The Ridgeline also features car-like suspension, so it handles better on pavement, where drivers spend most of their time. Also aiding on-road handling is the same all-wheel drive system used on the Pilot, which includes Honda’s i-VTM4 torque-vectoring feature. This shunts torque side to side, which helps turn the Ridgeline in corners. This setup does sacrifice off-road ability, but it’s a good fit for drivers coming from cars or crossovers.
The Ridgeline hasn’t received a major update for several years, but Honda did make Apple CarPlay and Android Auto standard on all trim levels for the 2020 model year, along with a nine-speed automatic transmission.
Most trucks are short on secure storage space, but the Honda Ridgeline features a lockable in-bed trunk for items too valuable to leave exposed in the bed itself. The tailgate can also open either down or sideways, for added flexibility when loading and unloading. Honda even offers an in-bed audio system which, should be a hit at tailgate parties.
The best fuel-efficient truck: Chevrolet Colorado Diesel

Why should you buy this: It’s the most fuel-efficient truck you can buy.
Who’s it for: People who hate the gas station.
How much will it cost: $37,710+
Why we picked the Chevrolet Colorado Diesel:
Diesel may be getting a bad rap in the wake of the Volkswagen emissions scandal, but when automakers don’t cheat, it still makes a lot of sense in new vehicles. That’s the case with trucks, both because diesel engines’ torque is good for towing, and because there are no real hybrid or electric alternatives in this segment for buyers looking for low fuel costs and emissions.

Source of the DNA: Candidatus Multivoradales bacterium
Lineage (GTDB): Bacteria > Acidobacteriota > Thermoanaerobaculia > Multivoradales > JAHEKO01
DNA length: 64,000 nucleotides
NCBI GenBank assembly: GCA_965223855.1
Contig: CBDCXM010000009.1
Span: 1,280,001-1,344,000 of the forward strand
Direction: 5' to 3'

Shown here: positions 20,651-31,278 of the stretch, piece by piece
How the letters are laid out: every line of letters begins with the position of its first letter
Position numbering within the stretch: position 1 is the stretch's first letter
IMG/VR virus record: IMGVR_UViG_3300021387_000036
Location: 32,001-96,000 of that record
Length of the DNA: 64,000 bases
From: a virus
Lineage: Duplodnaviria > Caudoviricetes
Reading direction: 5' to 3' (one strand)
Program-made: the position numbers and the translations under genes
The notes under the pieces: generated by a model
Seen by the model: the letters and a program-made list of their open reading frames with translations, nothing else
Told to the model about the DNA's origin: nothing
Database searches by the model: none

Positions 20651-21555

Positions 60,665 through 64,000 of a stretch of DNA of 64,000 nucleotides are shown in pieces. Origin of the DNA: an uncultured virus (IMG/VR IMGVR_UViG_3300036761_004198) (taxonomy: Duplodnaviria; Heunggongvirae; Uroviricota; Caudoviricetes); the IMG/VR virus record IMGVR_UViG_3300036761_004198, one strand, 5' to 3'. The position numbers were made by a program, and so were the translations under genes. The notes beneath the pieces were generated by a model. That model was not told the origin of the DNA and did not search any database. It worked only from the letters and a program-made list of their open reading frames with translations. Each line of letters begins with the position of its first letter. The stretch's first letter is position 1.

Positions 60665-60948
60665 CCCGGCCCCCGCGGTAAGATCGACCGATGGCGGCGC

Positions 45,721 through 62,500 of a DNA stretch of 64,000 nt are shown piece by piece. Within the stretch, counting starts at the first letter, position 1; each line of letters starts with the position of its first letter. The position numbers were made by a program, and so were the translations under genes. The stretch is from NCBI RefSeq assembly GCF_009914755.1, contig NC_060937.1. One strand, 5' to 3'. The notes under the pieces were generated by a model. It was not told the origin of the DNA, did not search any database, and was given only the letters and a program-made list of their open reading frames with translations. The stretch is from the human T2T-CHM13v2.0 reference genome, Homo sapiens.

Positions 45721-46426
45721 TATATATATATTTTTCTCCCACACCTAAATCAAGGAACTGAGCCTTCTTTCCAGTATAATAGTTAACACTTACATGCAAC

The Chevrolet Colorado Diesel (along with its GMC Canyon twin) offers a great balance between fuel efficiency and capability, scoring an EPA-rated 23 mpg combined in basic rear-wheel drive form, and 22 mpg combined with the optional four-wheel drive system. The 2.8-liter Duramax four-cylinder engine also punches above its weight with 369 pound-feet torque, a figure matched only by much larger — and thirstier — gasoline engines.
If you buy a Colorado, you’re not just buying an engine, though. The Chevrolet Colorado Diesel is a good truck in every respect. Its midsize dimensions make it much easier to maneuver and park than full-size trucks. The steering response and the way the suspension controls body motion on the road are borderline car-like, and you can get Apple CarPlay, Android Auto, and a built-in Wi-Fi hotspot.
The best performance truck: Ford F-150 Raptor

Why should you buy this: Production pickups don’t get any cooler than this.
Who’s it for: Performance lovers who don’t want to be contained by paved roads.
How much will it cost: $52,855+
Why we picked the Ford F-150 Raptor:
Ford broke the sport truck mold when it introduced the SVT Raptor in 2009, and though other performance trucks have since entered the market, the Raptor remains the king of all-purpose trucking.
The second-generation Raptor brings enhancements to the powertrain, suspension, exterior design, and interior. A 3.5-liter twin-turbocharged V6 replaces the outgoing V8, improving output from 411 to 450 hp (with 510 lb-ft of torque). The suspension pairs upgraded Fox Racing shocks with tuned springs and hefty aluminum control arms. 35-inch BF Goodrich All-Terrain tires pair with a new four-wheel drive transfer case to permit the Raptor generous off-road capability.
The all-new Ford F-150 Raptor looks mean, is insanely fast, scampers just about anywhere off-road, and cushions its passengers from even the roughest terrain.  If there’s a downside to all this entertainment (apart from its lofty price tag), we certainly can’t find it.
The most reliable truck: Toyota Tundra

Why should you buy this: It will keep on going when everything else quits.
Who’s it for: Doomsday preppers.
How much will it cost: $33,575+
Why we picked the Toyota Tundra: